This lesson investigates and use the alternate interior angles theorem, the alternate exterior angles theorem, the corresponding angles postulate, the same side interior angles theorem and the same side exterior angles theorems. The other post titled, Geometry – Properties of Parallel Lines, would not allow me to put up my other video, so here is the 1st video lesson on properties of parallel lines.

This lesson investigates and use the alternate interior angles theorem, the alternate exterior angles theorem, the corresponding angles postulate, the same side interior angles theorem and the same side exterior angles theorems.

The use of a two column proof to show that 2 angles are supplementary, but the angles are not able to be proved with a theorem or postulate. The proof takes three or four steps.

Another problem in the video lesson below is finding the measure of angles when give two parallel lines and a transversal. There are two types of these problems. The first type of finding the measure of an angle is when you are given the actual measure of the angle such as 50 degrees. You are able to find the measure of every angle formed by 2 parallel lines and a transversal, when you know the measure of one. If one angle measures 50 degrees, all of the every angle in the diagram will be 50 or 130 degrees. All angles are either congruent or supplementary in this situation.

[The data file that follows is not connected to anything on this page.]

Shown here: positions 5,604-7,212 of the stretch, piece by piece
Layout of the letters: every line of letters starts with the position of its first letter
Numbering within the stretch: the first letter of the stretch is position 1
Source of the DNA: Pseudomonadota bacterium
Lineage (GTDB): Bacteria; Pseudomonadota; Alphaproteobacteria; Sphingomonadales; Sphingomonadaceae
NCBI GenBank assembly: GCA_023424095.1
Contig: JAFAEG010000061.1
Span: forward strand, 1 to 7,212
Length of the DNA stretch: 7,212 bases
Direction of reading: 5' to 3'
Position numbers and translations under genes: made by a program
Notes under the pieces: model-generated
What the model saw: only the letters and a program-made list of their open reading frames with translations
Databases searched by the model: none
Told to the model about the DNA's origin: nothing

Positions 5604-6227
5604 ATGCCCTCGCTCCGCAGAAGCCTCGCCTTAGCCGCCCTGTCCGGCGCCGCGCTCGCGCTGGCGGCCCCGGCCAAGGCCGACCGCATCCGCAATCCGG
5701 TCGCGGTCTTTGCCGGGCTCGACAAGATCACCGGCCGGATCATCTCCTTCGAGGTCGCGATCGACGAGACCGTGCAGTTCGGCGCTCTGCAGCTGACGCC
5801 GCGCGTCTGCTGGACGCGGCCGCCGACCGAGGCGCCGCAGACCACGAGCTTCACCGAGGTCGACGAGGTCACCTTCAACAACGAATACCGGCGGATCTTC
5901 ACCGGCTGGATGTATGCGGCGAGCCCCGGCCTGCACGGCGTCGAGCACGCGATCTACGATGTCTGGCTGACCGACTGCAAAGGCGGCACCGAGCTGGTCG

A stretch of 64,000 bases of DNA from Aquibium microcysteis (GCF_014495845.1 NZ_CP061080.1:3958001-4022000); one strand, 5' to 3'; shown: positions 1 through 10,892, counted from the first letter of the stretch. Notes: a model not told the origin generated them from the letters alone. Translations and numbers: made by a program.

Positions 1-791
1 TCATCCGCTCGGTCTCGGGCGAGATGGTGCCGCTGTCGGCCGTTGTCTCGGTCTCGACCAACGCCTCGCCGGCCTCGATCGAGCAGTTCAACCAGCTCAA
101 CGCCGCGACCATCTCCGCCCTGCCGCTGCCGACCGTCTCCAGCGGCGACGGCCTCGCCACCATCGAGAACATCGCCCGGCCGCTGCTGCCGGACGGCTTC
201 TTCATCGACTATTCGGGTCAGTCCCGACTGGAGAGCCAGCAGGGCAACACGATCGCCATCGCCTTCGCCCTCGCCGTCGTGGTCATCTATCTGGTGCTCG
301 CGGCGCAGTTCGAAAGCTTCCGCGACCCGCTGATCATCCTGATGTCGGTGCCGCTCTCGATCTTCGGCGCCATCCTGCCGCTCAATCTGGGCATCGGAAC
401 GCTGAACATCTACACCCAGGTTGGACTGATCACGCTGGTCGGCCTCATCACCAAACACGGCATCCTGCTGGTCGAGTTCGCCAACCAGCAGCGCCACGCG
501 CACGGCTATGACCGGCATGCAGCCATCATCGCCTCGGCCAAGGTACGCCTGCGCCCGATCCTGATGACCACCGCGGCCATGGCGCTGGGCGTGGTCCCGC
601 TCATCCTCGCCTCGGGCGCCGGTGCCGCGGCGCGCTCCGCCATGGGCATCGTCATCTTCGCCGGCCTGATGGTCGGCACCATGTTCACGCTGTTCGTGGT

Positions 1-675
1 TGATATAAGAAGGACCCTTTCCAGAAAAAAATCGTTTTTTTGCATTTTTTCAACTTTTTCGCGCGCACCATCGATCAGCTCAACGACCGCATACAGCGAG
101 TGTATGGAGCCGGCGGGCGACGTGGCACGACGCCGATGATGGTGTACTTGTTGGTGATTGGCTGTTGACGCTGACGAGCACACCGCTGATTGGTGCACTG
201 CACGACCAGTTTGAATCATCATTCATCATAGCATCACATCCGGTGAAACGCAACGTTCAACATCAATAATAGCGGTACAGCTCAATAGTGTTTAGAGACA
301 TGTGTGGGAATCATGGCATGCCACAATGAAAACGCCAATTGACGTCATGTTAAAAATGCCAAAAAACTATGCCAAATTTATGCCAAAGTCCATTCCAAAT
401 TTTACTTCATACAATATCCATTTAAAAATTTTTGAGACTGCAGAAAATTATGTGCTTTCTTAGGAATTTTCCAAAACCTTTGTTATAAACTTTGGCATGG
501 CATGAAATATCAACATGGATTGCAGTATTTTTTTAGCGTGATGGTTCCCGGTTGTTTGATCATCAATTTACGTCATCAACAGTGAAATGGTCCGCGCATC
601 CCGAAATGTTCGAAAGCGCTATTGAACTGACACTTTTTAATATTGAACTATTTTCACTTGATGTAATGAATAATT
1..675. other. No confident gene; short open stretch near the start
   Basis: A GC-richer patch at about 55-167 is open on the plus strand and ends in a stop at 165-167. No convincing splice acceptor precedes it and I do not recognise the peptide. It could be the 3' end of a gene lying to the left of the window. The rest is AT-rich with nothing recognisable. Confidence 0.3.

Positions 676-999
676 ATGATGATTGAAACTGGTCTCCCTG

The other type of find the measure of an angle problem is when you are given two or more algebraic expressions instead of real numbers as the measurements. For example you are given the

measure of angle 1 = 3x + 7 (1)

measure of angle 6 = 5x + 15 (2).

You need to find the value of x that makes the lines parallel. It will be

3x + 7 = 5x + 15, (3)

Equation 3 is the result of the angles having a congruent relationship as with alternate interior angles, alternate exterior angles and corresponding angles. If the angles are same side interior angles or same side exterior angles, then the equation would be:

(3x + 7) + (5x + 15) = 180 (4)

If you have a specific question, please ask. Cite your book, I might have it and I can show the specific problem. Also, give your best description of the problem that you can. You must quote the question from your book, which means you have to give the name and author with copyright date. I have used digital images of problems I have worked out by hand for the Algebra 2 portion of my blog.